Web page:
Camille Pissarro: Impressopmism, Landscape and Rural Labour

Richard Thomson, Author New Amsterdam Books $30 (128p) ISBN 978-0-941533-90-4
One of the most independent of the impressionists, Pissarro is a figure rich in paradox. Born in the West Indies to Jewish parents of Danish citizenship, he came from a peripatetic merchant family yet painted timeless, idyllic images of rural France. His family strongly opposed his marriage to his mother's Gentile maid, Julie Vellay. A bohemian, an anarchist, a devotee of homeopathy, he relied on his bourgeois parents for maintenance. He fled Paris amid the bloody putdown of the Paris Commune in 1871, but returned to witness friends tried for anarchist activities and the anti-Semitism unleashed by the Dreyfus Affair. In this attractive, compact catalogue of a British exhibit, art historian Thomson ( Seurat ) interprets Pissarro's images of rural laborers and markets, of Rouen's factory-clogged port, of Paris's industrialized suburbs, of bucolic landscapes as a continual reassessment of the impact of modernization on a transformed world. Some 100 black-and-white reproductions and 26 color plates accompany the text. (July)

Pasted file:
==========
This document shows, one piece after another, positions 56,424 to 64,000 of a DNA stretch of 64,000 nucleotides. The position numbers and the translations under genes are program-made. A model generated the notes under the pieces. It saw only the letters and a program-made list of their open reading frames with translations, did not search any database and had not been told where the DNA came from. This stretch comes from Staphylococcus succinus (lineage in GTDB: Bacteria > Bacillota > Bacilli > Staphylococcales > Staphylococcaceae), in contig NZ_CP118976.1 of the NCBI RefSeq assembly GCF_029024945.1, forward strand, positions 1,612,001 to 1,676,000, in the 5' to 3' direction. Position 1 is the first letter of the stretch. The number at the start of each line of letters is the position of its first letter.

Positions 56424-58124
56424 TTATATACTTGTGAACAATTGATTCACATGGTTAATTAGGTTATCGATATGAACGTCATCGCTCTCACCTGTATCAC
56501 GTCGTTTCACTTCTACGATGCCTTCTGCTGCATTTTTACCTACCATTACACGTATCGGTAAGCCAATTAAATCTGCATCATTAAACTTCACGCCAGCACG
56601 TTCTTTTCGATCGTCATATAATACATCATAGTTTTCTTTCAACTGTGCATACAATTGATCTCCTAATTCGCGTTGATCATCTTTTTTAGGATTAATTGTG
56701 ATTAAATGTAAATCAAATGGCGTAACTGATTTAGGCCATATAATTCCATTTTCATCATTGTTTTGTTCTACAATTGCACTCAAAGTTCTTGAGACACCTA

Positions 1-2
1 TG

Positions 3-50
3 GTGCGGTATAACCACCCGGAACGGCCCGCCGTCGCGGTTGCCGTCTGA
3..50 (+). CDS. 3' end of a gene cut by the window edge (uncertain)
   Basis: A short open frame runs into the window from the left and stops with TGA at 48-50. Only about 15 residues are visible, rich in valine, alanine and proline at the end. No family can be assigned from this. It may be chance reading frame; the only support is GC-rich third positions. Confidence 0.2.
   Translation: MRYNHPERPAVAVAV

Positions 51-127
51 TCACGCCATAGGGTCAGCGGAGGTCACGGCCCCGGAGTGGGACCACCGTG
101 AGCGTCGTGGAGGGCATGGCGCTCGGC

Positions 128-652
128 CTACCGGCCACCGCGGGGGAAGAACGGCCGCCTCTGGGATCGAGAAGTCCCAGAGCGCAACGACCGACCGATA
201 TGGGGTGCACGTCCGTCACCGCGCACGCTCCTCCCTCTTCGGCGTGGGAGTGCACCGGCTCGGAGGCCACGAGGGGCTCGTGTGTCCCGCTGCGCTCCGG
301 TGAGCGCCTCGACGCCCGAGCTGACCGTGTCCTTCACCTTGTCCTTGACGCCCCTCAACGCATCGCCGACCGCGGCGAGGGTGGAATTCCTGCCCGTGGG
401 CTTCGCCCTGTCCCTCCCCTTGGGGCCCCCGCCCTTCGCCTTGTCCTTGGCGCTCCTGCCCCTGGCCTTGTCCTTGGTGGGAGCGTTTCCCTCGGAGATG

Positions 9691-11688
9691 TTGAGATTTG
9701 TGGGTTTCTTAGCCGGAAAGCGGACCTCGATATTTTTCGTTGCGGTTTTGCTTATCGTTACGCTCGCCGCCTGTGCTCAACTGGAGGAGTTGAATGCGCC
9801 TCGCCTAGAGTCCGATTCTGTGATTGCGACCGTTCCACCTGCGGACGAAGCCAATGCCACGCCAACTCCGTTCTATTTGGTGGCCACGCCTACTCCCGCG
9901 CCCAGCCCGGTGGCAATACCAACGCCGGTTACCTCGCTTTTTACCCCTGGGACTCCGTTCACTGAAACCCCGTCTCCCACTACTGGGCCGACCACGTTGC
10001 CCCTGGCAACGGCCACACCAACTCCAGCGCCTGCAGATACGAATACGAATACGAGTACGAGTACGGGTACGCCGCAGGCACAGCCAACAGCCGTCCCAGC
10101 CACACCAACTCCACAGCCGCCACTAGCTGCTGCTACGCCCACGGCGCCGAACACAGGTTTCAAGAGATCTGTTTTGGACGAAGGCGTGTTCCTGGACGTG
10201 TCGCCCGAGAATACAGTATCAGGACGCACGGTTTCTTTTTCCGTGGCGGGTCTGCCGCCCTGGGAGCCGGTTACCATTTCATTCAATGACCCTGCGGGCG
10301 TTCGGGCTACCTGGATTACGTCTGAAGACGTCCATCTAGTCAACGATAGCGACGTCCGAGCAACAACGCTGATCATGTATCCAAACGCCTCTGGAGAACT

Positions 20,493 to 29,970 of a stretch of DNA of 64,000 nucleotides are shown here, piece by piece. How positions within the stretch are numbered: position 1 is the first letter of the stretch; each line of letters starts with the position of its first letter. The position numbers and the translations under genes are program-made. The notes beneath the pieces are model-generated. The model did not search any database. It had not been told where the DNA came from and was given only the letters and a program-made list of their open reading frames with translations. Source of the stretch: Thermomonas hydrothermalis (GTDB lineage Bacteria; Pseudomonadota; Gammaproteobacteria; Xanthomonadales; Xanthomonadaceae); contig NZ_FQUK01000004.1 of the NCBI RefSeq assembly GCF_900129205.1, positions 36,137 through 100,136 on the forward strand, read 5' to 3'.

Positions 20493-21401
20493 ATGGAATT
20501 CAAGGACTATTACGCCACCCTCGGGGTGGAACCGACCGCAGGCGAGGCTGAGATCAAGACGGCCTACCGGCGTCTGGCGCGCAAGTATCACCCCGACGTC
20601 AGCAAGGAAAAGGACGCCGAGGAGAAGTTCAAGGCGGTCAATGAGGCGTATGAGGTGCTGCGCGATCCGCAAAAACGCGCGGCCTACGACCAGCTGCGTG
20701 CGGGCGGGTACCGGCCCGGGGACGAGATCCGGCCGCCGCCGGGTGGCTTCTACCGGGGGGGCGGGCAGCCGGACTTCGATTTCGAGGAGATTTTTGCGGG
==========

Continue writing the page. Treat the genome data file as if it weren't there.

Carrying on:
Reviewed on: 01/01/2005
Release date: 04/01/1998
Genre: Nonfiction
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